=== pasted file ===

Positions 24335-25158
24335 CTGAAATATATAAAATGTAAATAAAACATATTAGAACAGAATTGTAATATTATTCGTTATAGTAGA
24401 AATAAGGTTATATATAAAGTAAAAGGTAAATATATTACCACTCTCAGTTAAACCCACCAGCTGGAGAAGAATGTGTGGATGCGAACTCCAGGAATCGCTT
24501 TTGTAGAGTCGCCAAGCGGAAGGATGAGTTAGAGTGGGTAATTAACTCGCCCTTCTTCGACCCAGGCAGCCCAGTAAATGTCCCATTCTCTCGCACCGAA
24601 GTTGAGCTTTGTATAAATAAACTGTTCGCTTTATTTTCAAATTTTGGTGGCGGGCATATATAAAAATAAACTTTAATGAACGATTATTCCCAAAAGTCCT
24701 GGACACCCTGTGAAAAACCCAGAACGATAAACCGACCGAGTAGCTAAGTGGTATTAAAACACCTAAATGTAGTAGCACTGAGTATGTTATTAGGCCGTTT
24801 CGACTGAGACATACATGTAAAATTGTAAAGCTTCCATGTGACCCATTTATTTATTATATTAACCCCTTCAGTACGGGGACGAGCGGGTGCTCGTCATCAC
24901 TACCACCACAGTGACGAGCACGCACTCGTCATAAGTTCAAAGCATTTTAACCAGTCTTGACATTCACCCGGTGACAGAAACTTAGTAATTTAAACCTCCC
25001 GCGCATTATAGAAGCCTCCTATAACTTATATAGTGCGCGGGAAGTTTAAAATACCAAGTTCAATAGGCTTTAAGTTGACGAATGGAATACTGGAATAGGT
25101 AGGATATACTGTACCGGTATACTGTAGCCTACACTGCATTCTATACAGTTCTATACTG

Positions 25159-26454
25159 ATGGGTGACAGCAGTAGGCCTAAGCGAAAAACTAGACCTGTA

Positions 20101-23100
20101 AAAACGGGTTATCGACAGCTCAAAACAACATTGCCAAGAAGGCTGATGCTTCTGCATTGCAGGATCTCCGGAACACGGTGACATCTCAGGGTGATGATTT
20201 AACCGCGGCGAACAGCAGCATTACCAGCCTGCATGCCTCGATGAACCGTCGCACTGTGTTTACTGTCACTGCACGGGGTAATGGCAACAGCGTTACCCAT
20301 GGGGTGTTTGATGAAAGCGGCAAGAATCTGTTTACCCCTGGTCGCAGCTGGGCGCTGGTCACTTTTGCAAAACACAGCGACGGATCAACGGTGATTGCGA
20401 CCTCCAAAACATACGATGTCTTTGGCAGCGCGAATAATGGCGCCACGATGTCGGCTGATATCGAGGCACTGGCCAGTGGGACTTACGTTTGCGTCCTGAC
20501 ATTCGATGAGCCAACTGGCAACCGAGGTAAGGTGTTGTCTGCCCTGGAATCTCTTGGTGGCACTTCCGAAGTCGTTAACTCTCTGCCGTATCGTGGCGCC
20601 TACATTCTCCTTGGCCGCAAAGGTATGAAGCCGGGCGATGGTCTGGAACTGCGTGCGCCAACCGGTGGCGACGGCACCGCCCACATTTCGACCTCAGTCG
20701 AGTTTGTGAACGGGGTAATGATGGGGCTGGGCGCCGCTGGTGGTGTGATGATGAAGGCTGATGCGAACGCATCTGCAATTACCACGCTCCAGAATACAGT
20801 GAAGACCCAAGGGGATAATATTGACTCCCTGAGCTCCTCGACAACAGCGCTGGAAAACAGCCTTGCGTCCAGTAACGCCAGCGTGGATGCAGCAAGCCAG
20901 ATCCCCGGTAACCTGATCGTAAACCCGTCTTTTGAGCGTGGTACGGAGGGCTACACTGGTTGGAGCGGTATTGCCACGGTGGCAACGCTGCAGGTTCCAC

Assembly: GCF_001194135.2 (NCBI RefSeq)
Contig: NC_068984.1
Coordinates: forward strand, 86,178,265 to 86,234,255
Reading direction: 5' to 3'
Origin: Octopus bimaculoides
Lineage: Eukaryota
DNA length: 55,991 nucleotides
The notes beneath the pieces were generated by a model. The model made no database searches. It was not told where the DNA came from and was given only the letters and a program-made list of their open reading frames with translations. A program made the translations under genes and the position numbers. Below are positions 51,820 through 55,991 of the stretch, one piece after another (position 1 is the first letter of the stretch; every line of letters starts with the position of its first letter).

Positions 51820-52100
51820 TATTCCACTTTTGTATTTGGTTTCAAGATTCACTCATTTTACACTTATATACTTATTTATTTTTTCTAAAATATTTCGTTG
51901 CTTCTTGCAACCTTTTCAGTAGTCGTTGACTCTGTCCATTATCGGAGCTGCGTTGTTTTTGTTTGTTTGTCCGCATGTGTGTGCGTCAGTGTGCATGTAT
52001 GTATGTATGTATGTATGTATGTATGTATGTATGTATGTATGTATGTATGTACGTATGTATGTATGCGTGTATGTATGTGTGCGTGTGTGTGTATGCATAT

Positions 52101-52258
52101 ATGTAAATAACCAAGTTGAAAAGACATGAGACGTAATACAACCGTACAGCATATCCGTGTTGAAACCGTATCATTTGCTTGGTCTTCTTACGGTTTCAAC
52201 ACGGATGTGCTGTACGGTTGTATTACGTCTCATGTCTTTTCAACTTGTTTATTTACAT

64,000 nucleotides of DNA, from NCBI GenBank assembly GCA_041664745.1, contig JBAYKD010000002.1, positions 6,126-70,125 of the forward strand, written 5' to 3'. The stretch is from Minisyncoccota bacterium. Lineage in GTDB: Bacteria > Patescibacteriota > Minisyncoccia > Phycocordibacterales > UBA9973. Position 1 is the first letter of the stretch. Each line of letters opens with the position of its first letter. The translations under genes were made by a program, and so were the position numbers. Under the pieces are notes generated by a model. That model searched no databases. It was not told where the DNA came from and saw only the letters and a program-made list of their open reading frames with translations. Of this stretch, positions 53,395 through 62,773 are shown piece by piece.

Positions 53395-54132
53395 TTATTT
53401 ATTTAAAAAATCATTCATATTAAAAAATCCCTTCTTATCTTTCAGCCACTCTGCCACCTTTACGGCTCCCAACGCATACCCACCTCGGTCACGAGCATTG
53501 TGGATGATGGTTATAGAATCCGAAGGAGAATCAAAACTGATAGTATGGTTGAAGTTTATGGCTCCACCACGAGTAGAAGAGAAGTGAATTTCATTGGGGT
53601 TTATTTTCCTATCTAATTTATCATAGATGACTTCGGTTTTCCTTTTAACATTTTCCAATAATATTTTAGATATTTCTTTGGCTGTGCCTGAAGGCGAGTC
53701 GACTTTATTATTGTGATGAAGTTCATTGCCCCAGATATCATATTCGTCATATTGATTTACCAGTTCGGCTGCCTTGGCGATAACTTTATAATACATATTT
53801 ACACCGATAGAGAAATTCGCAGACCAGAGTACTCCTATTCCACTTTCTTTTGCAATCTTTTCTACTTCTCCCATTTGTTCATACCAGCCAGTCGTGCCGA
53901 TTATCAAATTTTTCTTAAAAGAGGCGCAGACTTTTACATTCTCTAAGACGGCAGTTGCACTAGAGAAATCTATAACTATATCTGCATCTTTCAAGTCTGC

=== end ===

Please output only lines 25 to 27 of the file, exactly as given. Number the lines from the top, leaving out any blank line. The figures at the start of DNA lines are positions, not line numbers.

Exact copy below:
Coordinates: forward strand, 86,178,265 to 86,234,255
Reading direction: 5' to 3'
Origin: Octopus bimaculoides